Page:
Abide With Me

A day after the eternal flame at Amar Jawan Jyoti was shifted to the National War Memorial, the government has dropped Abide With Me, the sombre highpoint of the conclusion of the Republic Day celebrations.

Penned in the pre-modern world by Henry Francis Lyte, a Scottish Anglican minister and son of a naval captain, the hymn, which is known for its simplicity and sombre theme, is often sung to English composer William Henry Monk’s evocative tune Eventide, and has been a fixture in the Indian Beating Retreat ceremony since 1950.

It is always the last piece to be played by the brass bands before the troops recede up Raisina Hill to the tune of poet Allama Iqbal’s Saare jahan se achha.

Played at dusk, this is also the last piece before the retreat buglers bring down the Indian flag.

In 2020, reports had emerged about the hymn being dropped from the Beating Retreat Ceremony and being replaced by poet Bankim Chandra Chatterjee’s Vande Mataram. Following criticism, the hymn was played in 2020 and retained in 2021.

View of Gandhi

Abide With Me was one of Mahatma Gandhi’s personal favourites. The Father of the Nation first heard the piece played by Mysore Palace Band, and could not forget its tenderness and serenity.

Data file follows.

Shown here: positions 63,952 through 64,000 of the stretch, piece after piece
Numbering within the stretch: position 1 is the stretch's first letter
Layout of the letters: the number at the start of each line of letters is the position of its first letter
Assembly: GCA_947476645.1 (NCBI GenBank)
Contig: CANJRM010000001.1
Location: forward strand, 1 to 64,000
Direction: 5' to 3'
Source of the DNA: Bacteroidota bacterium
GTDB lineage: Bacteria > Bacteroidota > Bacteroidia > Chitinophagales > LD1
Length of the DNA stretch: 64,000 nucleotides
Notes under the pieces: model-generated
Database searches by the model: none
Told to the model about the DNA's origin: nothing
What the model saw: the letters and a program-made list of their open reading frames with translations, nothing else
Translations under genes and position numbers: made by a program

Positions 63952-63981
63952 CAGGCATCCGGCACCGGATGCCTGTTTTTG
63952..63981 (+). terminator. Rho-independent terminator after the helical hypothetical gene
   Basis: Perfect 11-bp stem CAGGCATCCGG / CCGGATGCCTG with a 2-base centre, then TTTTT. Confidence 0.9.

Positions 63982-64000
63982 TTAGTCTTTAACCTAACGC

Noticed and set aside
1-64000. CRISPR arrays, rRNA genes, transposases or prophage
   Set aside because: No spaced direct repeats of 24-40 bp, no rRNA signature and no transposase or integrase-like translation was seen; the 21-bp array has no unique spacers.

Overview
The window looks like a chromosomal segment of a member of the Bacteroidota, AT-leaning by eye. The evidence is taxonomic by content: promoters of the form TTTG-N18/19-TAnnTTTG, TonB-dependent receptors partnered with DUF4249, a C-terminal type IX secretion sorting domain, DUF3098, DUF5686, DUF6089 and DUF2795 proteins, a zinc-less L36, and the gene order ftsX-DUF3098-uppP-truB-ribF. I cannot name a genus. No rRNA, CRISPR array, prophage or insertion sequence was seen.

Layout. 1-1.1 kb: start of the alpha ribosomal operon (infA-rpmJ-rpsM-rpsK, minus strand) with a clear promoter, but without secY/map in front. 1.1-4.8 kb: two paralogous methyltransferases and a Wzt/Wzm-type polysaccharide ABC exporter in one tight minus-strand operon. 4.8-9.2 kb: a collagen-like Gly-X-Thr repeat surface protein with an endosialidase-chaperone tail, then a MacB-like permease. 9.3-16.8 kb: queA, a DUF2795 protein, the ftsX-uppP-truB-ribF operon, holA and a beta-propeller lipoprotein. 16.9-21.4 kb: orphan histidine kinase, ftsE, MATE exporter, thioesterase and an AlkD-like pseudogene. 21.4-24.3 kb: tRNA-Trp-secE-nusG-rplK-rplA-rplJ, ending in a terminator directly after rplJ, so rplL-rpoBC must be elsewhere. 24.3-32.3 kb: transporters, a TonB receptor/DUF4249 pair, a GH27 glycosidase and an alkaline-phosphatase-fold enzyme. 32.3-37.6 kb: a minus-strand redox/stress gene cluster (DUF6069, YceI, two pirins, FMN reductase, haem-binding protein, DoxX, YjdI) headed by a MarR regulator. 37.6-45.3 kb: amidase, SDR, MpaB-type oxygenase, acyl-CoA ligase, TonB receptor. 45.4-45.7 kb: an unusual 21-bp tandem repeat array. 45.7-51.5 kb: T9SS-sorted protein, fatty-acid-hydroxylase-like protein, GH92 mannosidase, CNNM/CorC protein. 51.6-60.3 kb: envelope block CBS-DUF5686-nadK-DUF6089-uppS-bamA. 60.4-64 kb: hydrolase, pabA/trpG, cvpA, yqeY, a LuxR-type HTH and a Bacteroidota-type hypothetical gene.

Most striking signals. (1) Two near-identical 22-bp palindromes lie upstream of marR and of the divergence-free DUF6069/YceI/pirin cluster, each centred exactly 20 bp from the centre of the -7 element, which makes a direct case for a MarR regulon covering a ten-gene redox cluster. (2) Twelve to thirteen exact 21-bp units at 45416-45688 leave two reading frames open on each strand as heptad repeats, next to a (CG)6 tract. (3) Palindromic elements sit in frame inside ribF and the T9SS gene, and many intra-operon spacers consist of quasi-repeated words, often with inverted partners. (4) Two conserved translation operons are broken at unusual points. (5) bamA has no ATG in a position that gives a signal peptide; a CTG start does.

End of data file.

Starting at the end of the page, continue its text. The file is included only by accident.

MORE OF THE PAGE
At Sabarmati Ashram in Ahmedabad, the ashram bhajanavali — the first and probably the only cross-religion hymnal anywhere — with the bhajans ‘Vaishnav Jan Toh’ and the well-known Ram Dhun by Tulsidas, ‘Raghupati Raghav Raja Ram’ in it, Abide With Me, along with Lead Kindly Light, was put together under Gandhi’s watch.

Aye Mere Watan Ke Logon

Abide With Me has been replaced by Kavi Pradeep’s seminal piece Aye Mere Watan Ke Logon, which was written in the wake of the Sino-Indian War, and went on to become a tableau of Indian nationalism.

The song was first sung on January 27, 1963. Composed by C Ramachandra and sung by Lata Mangeshkar, it was first performed at Delhi’s National Stadium in a fundraiser organised by the film industry for Indian war widows.